Objective: To evaluate ambulatory clinical cases of diabetic foot ulcers (DFUs) and diabetic foot infections (DFIs) in the U.S. from2007 to 2013 and to assess outcomes of emergency department or inpatient (ED/IP) admission, number of clinic visits per year, and physician time spent per visit. Research design and Methods: A cross-sectional historical cohort analysis was conducted by using the nationally representative Centers for Disease Control and Prevention National Ambulatory Medical Care Survey data from 2007 to 2013, including patients age ≥18 years with diabetes and either DFIs or DFUs. Study outcomes were analyzed by using generalized linear models controlling for key demographics and chronic conditions. Results: Across the estimated 5.6 billion ambulatory care visits between 2007 and 2013, 784.8 million involved diabetes and ∼6.7million (0.8%)were forDFUs (0.3%) orDFIs (0.5%). Relative to other ambulatory clinical cases, multivariable analyses indicated that DFUs were associated with a 3.4 times higher odds of direct ED/IP admission (CI 1.01-11.28; P = 0.049), 2.1 times higher odds of referral to another physician (CI 1.14-3.71; P = 0.017), 1.9 times more visits in the past 12 months (CI 1.41-2.42; P < 0.001), and 1.4 times longer time spent per visit with the physician (CI 1.03-1.87; P = 0.033). DFIs were independently associatedwith a 6.7 times higher odds of direct ED referral or IP admission (CI 2.25-19.51; P < 0.001) and 1.5 timesmore visits in the past 12 months (CI 1.14-1.90; P = 0.003). Conclusions: This investigation of an estimated 6.7 million diabetic foot cases indicates markedly greater risks for both ED/IP admissions and number of outpatient visits, with DFUs also associated with a higher odds of referrals to other physicians and longer physician visit times.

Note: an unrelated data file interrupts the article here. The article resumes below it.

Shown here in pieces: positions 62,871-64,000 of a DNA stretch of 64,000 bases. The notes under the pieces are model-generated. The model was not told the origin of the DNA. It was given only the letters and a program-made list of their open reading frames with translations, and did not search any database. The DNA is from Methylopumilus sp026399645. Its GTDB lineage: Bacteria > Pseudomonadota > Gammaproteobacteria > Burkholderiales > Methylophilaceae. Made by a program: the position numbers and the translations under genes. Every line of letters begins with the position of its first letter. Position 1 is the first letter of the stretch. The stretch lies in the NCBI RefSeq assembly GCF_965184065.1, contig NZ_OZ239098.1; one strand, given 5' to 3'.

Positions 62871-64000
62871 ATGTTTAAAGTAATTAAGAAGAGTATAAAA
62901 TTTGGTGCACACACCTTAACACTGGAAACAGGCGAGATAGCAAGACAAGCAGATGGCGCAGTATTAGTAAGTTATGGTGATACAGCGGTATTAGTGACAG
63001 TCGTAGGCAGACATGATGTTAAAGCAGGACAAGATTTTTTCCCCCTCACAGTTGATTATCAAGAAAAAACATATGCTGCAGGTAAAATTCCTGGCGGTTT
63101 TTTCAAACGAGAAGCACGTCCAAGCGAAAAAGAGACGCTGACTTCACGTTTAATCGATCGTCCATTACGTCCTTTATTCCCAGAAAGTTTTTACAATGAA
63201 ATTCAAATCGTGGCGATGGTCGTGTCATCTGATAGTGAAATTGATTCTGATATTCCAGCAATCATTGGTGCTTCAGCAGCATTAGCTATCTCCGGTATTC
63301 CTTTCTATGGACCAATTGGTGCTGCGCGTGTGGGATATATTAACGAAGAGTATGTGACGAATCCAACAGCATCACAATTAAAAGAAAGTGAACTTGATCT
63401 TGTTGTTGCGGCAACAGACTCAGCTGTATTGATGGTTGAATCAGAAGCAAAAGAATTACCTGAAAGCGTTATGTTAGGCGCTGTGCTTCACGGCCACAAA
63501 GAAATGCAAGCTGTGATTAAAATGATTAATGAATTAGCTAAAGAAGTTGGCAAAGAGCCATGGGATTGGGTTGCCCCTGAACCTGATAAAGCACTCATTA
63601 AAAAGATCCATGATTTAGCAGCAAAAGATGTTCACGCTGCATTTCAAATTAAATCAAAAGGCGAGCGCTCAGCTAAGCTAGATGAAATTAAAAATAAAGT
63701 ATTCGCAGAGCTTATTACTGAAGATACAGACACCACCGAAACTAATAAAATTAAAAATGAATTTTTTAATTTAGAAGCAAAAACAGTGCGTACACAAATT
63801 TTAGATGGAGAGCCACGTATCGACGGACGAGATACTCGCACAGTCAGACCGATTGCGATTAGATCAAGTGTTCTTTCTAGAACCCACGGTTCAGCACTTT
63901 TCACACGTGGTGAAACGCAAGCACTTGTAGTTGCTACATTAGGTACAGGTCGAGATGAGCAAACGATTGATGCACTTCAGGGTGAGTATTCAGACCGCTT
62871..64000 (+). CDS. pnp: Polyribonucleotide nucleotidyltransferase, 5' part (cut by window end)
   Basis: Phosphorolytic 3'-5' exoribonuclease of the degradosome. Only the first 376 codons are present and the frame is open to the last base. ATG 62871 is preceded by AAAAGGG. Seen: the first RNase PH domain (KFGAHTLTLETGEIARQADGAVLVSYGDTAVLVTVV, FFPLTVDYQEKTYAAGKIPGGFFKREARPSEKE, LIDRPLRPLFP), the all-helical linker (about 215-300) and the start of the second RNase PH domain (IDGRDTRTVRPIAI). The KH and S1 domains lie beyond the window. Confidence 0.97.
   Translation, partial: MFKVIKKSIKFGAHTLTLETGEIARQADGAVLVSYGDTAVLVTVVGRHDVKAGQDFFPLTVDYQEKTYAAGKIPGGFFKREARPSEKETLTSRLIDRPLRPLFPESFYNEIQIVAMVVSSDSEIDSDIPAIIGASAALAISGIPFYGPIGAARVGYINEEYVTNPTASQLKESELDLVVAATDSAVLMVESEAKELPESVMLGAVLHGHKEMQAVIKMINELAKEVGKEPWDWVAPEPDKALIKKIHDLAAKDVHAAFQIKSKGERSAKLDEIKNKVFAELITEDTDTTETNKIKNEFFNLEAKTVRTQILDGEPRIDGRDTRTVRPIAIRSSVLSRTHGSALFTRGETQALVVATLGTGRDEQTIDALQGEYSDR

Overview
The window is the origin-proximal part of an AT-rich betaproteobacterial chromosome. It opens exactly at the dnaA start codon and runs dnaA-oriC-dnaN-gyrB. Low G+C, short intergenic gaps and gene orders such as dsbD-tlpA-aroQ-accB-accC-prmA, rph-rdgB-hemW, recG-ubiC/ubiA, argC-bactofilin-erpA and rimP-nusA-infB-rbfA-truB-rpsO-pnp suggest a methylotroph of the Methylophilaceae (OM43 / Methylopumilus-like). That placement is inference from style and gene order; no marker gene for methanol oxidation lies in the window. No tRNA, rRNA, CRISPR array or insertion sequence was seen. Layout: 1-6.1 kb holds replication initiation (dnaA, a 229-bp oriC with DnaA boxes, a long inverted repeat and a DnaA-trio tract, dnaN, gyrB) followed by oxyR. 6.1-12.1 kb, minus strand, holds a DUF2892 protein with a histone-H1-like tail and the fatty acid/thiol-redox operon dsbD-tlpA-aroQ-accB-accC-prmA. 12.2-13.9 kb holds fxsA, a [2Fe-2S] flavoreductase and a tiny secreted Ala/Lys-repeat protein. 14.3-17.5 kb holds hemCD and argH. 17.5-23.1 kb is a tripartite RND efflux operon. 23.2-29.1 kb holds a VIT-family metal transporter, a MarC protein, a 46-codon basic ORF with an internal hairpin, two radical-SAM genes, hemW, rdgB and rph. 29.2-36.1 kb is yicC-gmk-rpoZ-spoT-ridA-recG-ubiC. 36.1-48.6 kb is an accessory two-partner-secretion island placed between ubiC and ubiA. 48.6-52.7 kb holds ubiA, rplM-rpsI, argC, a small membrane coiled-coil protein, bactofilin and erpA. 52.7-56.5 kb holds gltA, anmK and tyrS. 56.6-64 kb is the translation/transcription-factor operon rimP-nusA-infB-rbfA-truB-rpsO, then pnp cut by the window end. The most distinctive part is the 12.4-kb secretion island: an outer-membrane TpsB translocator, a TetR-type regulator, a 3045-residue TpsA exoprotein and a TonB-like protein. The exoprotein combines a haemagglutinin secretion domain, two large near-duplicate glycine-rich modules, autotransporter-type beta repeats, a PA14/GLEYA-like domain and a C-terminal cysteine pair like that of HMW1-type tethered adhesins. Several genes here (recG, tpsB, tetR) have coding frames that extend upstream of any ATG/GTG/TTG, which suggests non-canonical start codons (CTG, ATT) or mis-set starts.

ASJC Scopus subject areas
- Internal Medicine
- Endocrinology, Diabetes and Metabolism
- Advanced and Specialized Nursing